### Point of no return

The point of no return (PNR) is not just an expression, it has a very real meaning in aviation. The point of no return is the point at which the aircrafts endurance is enough to either go on to our destination or turn back. If we choose to go on, we no longer have sufficient fuel to return to our destination, we have reached the point of no return. On over water legs this is an important point, if there is any emergency, our choice is already made, however suitable it may be to cater to our situation, if the weather at our destination is less than ideal, a decision should be made here whether to attempt an approach or abort and go home.

Let's say we are going from point A to point C, via point B. Point B is exactly in the middle between points A and C and there is no wind. We have only enough fuel to go from A to C and no more. Where would the PNR be? It would be at point B. Point B is halfway, and at point B we would have used exactly half our fuel. Up until we reach point B we can still change our minds and go home. At point B we can go home or we can continue on to our destination. Once we've passed point B we are committed to going on to point C.

Now let's say we have more than enough fuel to go from point A to point C, but not enough to go from point A to point C and back again. This is more usually the case with commercial aircraft. The PNR is somewhere between point B and point C, but where? Confusing the situation is the wind which is a tailwind from A to C, but would be a headwind were we to turn back to A again.

And so we find ourselves at B, needing to know how much further we could fly before we reach the PNR. We have a certain amount of fuel left;

Fuel on board 14000 Kg.

And we can calculate how much fuel will be required to fly back from where we are (B) to home (A.)

Fuel required to fly back to A from B 4000 Kg

We do this and subtract it from the fuel we have on board, whatever is left over is the amount of fuel we have available to fly out to the PNR and back to B.

14000 - 4000 = 10000 Kg

If the wind was nil, we could divide by the SGR to find how many miles we could fly using this fuel, halve the distance and we would have our answer. Or to put it another way, divide by twice the SGR, the SGR out being the same as the SGR back. This is the heart of the problem - wind and different aircraft configurations mean that the SGR out is almost never the same as the SGR back. But the equation is still the same;

Fuel at B after fuel back to A is subtracted;

10000Kg

Divided by SGRout + SGRhome;

10000 / (8.5 + 10.7) = 520nm

**EDIT**- It's been pointed out that I didn't explain what SGR means. The SGR is the specific ground ratio, or the amount of fuel used per distance of ground covered, and varies by fuel flow, airspeed and head/tail wind. In this case the SGR is KG of fuel used per ground NM covered. The B727 conveniently averages 10 KG per NM on average in cruise configuration. A headwind increases the SGR, increasing the amount of fuel used per NM, while a tailwind decreases it.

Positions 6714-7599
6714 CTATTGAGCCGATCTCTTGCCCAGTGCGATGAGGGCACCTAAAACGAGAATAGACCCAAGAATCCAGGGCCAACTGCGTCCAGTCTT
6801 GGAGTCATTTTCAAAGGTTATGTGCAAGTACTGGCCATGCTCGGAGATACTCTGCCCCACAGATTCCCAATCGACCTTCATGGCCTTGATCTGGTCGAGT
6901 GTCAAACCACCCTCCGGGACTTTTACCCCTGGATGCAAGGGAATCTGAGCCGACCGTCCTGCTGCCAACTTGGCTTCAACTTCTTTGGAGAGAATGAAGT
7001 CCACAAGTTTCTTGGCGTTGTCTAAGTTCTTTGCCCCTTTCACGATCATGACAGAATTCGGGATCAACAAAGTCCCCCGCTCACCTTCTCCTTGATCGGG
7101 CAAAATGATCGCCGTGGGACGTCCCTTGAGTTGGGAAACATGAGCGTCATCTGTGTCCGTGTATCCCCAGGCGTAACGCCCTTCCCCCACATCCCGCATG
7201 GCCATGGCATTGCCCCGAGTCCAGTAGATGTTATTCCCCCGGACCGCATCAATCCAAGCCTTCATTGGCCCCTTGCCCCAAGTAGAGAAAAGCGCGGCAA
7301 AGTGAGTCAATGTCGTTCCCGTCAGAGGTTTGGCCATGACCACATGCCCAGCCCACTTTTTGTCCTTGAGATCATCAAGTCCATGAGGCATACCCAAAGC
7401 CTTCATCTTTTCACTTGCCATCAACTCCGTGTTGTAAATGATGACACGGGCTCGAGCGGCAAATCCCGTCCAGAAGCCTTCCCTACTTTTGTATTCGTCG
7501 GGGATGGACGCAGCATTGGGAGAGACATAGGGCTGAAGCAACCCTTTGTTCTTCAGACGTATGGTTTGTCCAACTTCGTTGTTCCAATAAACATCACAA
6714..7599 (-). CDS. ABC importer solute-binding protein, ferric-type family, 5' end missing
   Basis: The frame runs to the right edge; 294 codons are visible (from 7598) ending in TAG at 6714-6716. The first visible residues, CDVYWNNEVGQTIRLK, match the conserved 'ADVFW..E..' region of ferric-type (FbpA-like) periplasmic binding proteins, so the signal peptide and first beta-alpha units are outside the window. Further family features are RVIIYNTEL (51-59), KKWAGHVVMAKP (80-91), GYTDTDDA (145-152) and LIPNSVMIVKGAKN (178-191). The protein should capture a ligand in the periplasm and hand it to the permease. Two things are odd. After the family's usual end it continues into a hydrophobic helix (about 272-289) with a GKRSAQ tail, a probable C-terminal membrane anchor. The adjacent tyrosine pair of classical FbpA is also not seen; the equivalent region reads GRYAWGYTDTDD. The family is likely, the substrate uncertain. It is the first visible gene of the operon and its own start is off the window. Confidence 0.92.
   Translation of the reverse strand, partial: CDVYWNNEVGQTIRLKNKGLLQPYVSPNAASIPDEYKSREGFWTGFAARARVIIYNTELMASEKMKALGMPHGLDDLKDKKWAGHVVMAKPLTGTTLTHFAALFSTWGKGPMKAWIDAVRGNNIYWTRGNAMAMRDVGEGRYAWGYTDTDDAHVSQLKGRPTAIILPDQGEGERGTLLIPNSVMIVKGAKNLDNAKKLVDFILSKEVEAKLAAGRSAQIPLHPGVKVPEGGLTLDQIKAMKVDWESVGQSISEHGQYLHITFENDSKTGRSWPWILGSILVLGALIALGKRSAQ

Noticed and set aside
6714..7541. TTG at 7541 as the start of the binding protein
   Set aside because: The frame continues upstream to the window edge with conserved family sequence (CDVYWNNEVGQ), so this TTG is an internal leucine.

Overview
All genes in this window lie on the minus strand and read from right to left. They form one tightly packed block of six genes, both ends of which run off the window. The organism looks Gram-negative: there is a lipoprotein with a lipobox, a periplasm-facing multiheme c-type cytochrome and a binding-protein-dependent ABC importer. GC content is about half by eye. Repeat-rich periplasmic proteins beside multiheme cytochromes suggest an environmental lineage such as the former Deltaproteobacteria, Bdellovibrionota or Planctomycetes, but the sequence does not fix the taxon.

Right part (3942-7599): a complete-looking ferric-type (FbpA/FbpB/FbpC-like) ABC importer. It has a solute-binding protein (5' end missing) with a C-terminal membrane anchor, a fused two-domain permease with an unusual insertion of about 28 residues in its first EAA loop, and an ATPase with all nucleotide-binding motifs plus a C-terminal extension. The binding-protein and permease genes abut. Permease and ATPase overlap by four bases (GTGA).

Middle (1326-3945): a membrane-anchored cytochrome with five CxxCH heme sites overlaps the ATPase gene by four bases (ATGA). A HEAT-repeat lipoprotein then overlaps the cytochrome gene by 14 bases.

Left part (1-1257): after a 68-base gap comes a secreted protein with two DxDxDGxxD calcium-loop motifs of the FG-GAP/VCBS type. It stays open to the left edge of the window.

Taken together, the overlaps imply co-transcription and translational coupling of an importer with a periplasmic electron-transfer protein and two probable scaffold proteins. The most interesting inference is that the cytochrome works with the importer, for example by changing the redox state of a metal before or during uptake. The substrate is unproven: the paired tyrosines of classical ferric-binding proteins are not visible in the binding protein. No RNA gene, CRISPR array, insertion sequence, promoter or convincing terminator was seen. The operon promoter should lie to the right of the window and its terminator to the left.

## 4 Comments:

Thanks for sharing this. It makes me wonder if some fuel starvation accidents at the private pilot level could be avoided if fuel planning was taught this way at PPL level.

What does SGR mean?

Happy studying!

You're right, I forgot to include that.

SGR is the specific ground ratio, namely the number of fuel units consumed per ground unit travelled. The SAR or specific air ratio is the same except per air unit travelled.

To illustrate, a car will only have a SGR because it is largely uneffected by head or tail winds. My diesel Golf has a SGR of about 6 litres per 100Km travelled.

We recently found on our Taree trip that SFA uses 40 litres per hour and travels at 110kts and so its SGR would be 0.364 litres per air nautical mile travelled.

If a 20kts head wind decreased our ground speed to 90kts, our SGR would increase to 0.445 litres per ground nautical mile. A tail wind of 20kts decreases the SGR to 0.308.

If you can accurately calculate your fuel remaining and your ground speed you can get a pretty good idea of how much fuel you will use over the remaining distance using the SGR.

BTW - I've just worked out the SGR of a SFA in L/100km, which most people familiar with cars can relate to - roughly 19.5L/100Km.

I've never been very good at fuel calculations while flying, always leaving a large fuel reserve.

Pilots in WWII supposedly carried an E6B around their neck. How they flew a plane without autopilot and managed that is beyond me.

At times like these, a co pilot is mighty handy.

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